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2013 British & Irish Lions
Drugs scandal could impact on Lions tourism
February 13, 2013
British & Irish Lions fans swamp the field outside Kings Park in Durban ahead of the first Test, South Africa v British & Irish Lions, first Test, Kings Park, Durban, June 20, 2009
Lions tours have always attracted a strong following from the UK & Ireland © Getty Images
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Australia's doping scandal may harm its tourism industry according to Tourism Australia.

At least 20,000 fans are expected to visit Australia to watch the British & Irish Lions' nine-match tour and three-Test series against the Wallabies, and then tens of thousands English cricket fans are likely to arrive in November for the 2013-14 Ashes Series. But recent allegations of widespread doping by athletes and sport's links to organised crime may impact the number of visitors, Tourism Australia suggests.

"Ultimately, anything that sends over a detrimental image of Australia has an impact," TA's consumer marketing general manager Nick Baker told AAP on Wednesday. "Whether it was what happened in Melbourne [in 2009] with some of the Indian students [being bashed] - these things all have an effect on the brand of a country."

Baker urged overseas visitors to maintain a sense of perspective when reading or viewing media coverage of the unfolding scandal. "I hope people level a sense of fairness to whatever they read. And hopefully we'll get to an end to it and understand just how extensive it [the scandal] is. Because there's always the doubt and always the hype."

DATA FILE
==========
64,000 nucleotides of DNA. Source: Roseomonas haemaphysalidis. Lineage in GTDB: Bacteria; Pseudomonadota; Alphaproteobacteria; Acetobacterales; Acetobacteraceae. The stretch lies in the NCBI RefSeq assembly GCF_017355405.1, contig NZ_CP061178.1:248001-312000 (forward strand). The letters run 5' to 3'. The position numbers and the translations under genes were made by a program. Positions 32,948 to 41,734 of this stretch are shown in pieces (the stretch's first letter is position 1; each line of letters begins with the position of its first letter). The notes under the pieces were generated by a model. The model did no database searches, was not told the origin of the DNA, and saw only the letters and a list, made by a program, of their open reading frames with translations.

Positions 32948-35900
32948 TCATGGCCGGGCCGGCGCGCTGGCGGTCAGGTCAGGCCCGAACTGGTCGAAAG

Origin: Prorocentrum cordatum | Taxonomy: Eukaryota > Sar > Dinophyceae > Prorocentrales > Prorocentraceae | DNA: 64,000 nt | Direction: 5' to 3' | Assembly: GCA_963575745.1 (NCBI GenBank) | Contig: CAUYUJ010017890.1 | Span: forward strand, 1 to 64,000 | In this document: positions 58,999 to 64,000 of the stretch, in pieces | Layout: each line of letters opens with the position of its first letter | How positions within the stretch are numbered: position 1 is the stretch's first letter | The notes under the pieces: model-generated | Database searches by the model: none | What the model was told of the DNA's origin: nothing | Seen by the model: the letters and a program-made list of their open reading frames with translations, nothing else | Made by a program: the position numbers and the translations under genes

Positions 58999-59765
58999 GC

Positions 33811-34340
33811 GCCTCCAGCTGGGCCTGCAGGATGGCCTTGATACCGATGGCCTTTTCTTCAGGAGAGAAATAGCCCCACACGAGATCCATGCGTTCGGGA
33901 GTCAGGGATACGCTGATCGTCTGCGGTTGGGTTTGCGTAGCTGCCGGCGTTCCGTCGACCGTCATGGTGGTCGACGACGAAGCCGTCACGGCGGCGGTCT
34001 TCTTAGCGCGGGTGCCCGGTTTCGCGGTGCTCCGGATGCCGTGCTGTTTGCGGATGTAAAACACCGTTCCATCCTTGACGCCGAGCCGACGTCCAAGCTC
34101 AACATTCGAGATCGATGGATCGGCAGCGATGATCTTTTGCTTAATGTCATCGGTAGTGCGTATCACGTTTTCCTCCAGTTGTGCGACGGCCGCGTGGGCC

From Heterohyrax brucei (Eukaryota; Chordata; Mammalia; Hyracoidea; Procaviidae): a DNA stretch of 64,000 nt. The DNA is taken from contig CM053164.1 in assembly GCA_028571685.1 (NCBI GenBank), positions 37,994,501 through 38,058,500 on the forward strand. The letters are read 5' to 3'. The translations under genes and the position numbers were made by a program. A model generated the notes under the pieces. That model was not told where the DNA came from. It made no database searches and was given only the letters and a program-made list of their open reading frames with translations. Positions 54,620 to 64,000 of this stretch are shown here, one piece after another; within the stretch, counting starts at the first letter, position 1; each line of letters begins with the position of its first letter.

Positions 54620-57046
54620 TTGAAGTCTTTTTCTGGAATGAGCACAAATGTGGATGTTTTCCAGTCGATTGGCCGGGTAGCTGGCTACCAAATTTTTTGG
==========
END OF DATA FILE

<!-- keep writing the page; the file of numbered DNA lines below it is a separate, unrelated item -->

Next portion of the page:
It comes as TA this week launched a social media campaign to try and lure British and Irish fans for the Lions tour, which begins with a warm-up match in Hong Kong against the Barbarians on June 1. It released a spoof video featuring former Lions coach Jim Telfer delivering his famous "Everest" speech to his players during the 1997 South Africa tour (see below).

In the new video, which is fast going viral and being shared among rugby fans, Telfer gives a pep-talk to a group of men who need to persuade their wives and girlfriends to let them go on the upcoming Australia tour.

"Convincing your mates to jump on the Lions tour to Australia is the easy bit. Now comes the hard bit, convincing your wives to let you go," Telfer tells the blokes. "This is your f***ing Everest boys, where there's sand instead of snow and where the sherpas wear bikinis."

Baker said Tourism Australia may well launch a similar social media campaign to try and lure English cricket fans for the 2013-14 Ashes Series, which starts in November.

© ESPN Sports Media Ltd.
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